Clive set her down as a very haughty, spoiled, aristocratic young creature. If he had been in love with her, no doubt he would have sacrificed even those beloved new-born whiskers for the charmer. Had he not already bought on credit the necessary implements in a fine dressing-case, from young Moss? But he was not in love with her; otherwise he would have found a thousand opportunities of riding with her, walking with her, meeting her, in spite of all prohibitions tacit or expressed, all governesses, guardians, mamma’s punctilios, and kind hints from friends. For a while, Mr. Clive thought himself in love with his cousin; than whom no more beautiful young girl could be seen in any park, ball, or drawing-room; and he drew a hundred pictures of her, and discoursed about her beauties to J. J., who fell in love with her on hearsay. But at this time Mademoiselle Saltarelli was dancing at Drury Lane Theatre, and it certainly may be said that Clive’s first love was bestowed upon that beauty: whose picture of course he drew in most of her favourite characters; and for whom his passion lasted until the end of the season, when her night was announced, tickets to be had at the theatre, or of Mademoiselle Saltarelli, Buckingham Street, Strand. Then it was that with a throbbing heart and a five-pound note, to engage places for the houri’s benefit, Clive beheld Madame Rogomme, Mademoiselle Saltarelli’s mother, who entertained him in the French language in a dark parlour smelling of onions. And oh! issuing from the adjoining dining-room (where was a dingy vision of a feast and pewter pots upon a darkling tablecloth), could that lean, scraggy, old, beetle-browed yellow face, who cried, “Ou es tu donc, maman?” with such a shrill nasal voice — could that elderly vixen be that blooming and divine Saltarelli? Clive drew her picture as she was, and a likeness of Madame Rogomme, her mamma; a Mosaic youth, profusely jewelled, and scented at once with tobacco and eau-de-cologne, occupied Clive’s stall on Mademoiselle Saltarelli’s night. It was young Mr. Moss, of Gandish’s to whom Newcome ceded his place, and who laughed (as he always did at Clive’s jokes) when the latter told the story of his interview with the dancer. “Paid five pound to see that woman! I could have took you behind the scenes” (or “beide the seeds,” Mr. Moss said) “and showed her to you for dothing.” Did he take Clive behind the scenes? Over this part of the young gentleman’s life, without implying the least harm to him — for have not others been behind the scenes; and can there be any more dreary object than those whitened and raddled old women who shudder at the slips? — over this stage of Clive Newcome’s life we may surely drop the curtain.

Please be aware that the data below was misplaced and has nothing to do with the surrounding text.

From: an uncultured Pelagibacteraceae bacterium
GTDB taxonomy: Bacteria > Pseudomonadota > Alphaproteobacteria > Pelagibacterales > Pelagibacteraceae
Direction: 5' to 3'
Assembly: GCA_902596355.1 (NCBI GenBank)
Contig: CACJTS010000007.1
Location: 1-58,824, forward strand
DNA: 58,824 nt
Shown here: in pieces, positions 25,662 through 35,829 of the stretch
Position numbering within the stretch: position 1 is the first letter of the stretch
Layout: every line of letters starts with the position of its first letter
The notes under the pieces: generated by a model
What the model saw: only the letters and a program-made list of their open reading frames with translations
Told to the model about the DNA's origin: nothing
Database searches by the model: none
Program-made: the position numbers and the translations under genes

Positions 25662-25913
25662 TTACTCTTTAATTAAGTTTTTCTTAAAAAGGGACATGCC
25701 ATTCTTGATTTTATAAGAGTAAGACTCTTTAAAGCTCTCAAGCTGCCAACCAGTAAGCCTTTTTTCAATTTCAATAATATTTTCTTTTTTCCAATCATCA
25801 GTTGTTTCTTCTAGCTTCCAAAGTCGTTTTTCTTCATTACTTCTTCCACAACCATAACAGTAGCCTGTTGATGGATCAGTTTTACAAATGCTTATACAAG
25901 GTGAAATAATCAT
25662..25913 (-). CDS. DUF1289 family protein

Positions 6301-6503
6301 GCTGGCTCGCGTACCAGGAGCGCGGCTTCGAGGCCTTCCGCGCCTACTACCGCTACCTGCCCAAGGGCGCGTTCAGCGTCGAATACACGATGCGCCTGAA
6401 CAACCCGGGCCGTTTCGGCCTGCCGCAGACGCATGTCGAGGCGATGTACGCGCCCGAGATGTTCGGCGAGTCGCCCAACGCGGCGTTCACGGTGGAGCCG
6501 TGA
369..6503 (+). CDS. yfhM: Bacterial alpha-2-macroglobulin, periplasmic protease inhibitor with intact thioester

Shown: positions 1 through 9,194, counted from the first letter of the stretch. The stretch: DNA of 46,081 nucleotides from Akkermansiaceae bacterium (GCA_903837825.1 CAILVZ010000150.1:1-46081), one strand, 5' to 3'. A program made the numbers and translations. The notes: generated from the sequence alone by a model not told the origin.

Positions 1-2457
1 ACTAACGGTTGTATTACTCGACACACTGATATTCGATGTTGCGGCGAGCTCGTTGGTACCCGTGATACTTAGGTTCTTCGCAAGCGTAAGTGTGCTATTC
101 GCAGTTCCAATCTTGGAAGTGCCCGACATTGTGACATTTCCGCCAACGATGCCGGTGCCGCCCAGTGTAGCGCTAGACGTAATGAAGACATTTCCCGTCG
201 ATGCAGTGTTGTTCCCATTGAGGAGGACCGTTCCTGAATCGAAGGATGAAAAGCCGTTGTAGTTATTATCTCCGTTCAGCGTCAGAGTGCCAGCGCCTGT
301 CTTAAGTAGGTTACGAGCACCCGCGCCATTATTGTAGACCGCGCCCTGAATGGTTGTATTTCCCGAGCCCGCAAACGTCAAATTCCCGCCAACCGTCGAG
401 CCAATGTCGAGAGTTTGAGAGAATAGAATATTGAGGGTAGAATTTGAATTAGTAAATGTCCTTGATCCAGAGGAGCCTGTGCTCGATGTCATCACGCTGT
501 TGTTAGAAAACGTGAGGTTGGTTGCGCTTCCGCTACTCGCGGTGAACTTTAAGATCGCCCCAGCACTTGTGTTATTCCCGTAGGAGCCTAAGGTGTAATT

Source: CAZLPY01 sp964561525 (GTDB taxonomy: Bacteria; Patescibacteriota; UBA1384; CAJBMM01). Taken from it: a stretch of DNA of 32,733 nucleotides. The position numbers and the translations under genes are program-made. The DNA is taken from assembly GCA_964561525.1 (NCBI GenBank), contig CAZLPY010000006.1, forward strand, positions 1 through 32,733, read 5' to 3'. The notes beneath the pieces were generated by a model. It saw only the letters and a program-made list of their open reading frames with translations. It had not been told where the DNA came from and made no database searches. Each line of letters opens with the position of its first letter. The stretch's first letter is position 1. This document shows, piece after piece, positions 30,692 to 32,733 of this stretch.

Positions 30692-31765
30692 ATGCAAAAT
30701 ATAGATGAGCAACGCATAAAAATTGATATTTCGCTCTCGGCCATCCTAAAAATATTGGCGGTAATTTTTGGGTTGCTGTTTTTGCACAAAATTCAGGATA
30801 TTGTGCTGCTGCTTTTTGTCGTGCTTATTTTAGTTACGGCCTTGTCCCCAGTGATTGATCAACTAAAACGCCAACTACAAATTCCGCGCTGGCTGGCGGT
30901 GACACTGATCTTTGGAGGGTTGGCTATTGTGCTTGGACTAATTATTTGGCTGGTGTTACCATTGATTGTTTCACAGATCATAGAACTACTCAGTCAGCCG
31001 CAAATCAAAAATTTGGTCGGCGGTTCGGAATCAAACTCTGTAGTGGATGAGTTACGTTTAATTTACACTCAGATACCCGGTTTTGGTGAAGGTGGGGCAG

It is pleasanter to contemplate that kind old face of Clive’s father, that sweet young blushing lady by his side, as the two ride homewards at sunset. The grooms behind in quiet conversation about horses, as men never tire of talking about horses. Ethel wants to know about battles; about lovers’ lamps, which she has read of in Lalla Rookh. “Have you ever seen them, uncle, floating down the Ganges of a night?” About Indian widows. “Did you actually see one burning, and hear her scream as you rode up?” She wonders whether he will tell her anything about Clive’s mother: how she must have loved Uncle Newcome! Ethel can’t bear, somehow, to think that her name was Mrs. Casey, perhaps he was very fond of her; though he scarcely ever mentions her name. She was nothing like that good old funny Miss Honeyman at Brighton. Who could the person be? — a person that her uncle knew ever so long ago — a French lady, whom her uncle says Ethel often resembles? That is why he speaks French so well. He can recite whole pages out of Racine. Perhaps it was the French lady who taught him. And he was not very happy at the Hermitage (though grandpapa was a very kind good man), and he upset papa in a little carriage, and was wild, and got into disgrace, and was sent to India? He could not have been very bad, Ethel thinks, looking at him with her honest eyes. Last week he went to the Drawing-room, and papa presented him. His uniform of grey and silver was quite old, yet he looked much grander than Sir Brian in his new deputy-lieutenant’s dress. “Next year, when I am presented, you must come too, sir,” says Ethel. “I insist upon it, you must come too!”